PSC supporters outside High Court demand judge rule pension regulations illegal
By Mike Cushman, FSoI
June 22, 2017
A High Court judge has ruled that the Government was exceeding its power in trying to direct Local Government Pension Funds to ignore calls for BDS and abandon ethical investing. The Government, he said: “has acted for an unauthorised purpose and therefore unlawfully“.
Sajid Javid, the Secretary of State for Communities and Local Government, has a record of fierce partisanship in favour of Israel. As Culture Secretary he lobbied hard to punish the Tricycle Theatre for declining to accept Israeli Embassy funding. In his current post he attempted to misuse the review of Local Government pension regulations to prohibit funds from taking Israeli Human Rights abuses and other ethical considerations into account when deciding investment priorities. He sought to include
“In formulating and maintaining their policy on social, environmental and corporate governance factors, an administering authority…
• Should not pursue policies that are contrary to UK foreign policy or UK defence policy.”
in the guidance.
The Palestine Solidarity Campaign crowdfunded a judicial review of this manifestly politically motivated and partisan restriction.
Sajid Javid, former managing director at Deutsche Bank, acted unlawfully by trying to prevent pension funds from taking human rights into consideration. His government experience was largely in economic and financial posts. He became Secretary of State for Communities and Local Government in July 2016 and met Israel’s anti-BDS minister Gilad Erdan 2 months later. He issued the BDS ban shortly after.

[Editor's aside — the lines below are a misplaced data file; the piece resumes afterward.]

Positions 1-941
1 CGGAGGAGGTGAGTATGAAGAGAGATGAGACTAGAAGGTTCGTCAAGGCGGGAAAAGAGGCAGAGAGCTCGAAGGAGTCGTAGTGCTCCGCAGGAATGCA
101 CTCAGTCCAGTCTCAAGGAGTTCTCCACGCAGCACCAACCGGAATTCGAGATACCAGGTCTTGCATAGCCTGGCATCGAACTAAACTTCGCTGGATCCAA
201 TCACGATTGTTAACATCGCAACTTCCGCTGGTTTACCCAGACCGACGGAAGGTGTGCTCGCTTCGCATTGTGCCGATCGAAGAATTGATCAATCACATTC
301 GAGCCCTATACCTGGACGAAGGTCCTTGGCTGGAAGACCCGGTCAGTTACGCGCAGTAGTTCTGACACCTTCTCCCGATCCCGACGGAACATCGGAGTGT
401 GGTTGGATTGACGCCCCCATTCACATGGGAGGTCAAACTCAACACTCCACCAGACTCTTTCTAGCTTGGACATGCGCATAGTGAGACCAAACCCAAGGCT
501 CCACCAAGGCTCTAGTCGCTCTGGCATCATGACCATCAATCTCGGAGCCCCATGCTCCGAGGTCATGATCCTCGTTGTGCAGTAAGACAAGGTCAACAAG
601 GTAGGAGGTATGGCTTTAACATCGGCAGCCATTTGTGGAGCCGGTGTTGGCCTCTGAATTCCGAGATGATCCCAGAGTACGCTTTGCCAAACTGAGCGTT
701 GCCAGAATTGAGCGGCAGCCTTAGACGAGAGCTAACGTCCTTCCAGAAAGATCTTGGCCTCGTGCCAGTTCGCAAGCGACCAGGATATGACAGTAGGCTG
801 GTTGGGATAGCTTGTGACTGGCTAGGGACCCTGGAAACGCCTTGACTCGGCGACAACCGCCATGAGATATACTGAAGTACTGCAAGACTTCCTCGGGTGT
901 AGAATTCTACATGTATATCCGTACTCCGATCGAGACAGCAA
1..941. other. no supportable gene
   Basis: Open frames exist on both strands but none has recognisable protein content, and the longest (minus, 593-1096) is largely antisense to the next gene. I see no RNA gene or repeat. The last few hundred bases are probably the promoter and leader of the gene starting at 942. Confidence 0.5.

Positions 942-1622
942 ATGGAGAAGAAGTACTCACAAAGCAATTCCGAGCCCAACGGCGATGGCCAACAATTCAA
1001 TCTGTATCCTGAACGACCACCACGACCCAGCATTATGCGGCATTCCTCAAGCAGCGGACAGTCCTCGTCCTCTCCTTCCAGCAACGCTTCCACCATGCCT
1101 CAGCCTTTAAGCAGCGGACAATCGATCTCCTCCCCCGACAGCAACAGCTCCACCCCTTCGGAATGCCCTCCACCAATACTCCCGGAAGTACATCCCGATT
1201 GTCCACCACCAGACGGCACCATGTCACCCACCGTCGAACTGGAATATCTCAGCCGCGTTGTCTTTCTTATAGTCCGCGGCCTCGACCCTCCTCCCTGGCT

High Court judge Sir Ross Cranston heard the review. In his judgement, published on 22 June, he said:
Yet it is clear from the Secretary of State’s own evidence that the parts of the guidance the claimants challenge were not issued in the interests of the proper administration and management of the local government pension scheme from a pensions perspective, but are a reflection of broader political considerations, including a desire to advance UK foreign and defence policy, to protect UK defence industries and to ensure community cohesion.
This led him to conclude
But the flaw in the Secretary of State’s approach is that the guidance has singled out certain types of non-financial factors, concerned with foreign/defence and the other matters to which reference has been made, and stated that administering authorities cannot base investment decisions upon them.
In doing this I cannot see how the Secretary of State has acted for a pensions’ purpose. Under the guidance, these factors cannot be taken into account even if there is no significant risk of causing financial detriment to the scheme and there is no good reason to think that scheme members would object. Yet the same decision would be permissible if the non-financial factors taken into account concerned other matters, for example, public health, the environment, or treatment of the workforce.
In my judgment the Secretary of State has not justified the distinction drawn between these and other non-financial cases by reference to a pensions’ purpose. In issuing the challenged part of the guidance he has acted for an unauthorised purpose and therefore unlawfully.
Ben Jamal, Director of PSC said:
”Our recent YouGov polling shows 43% of the public think BDS is reasonable. We couldn’t be happier that this right has been upheld by the Court in the month the illegal occupation of Palestine turns fifty years old. PSC will take forward its campaign for justice for the Palestinian people with renewed vigour.”
Jamie Potter, Partner in the Public Law and Human Rights team at Bindmans LLP said:
“This outcome is a reminder to the Government that it cannot improperly interfere in the exercise of freedom of conscience and protest in order to pursue its own agenda.”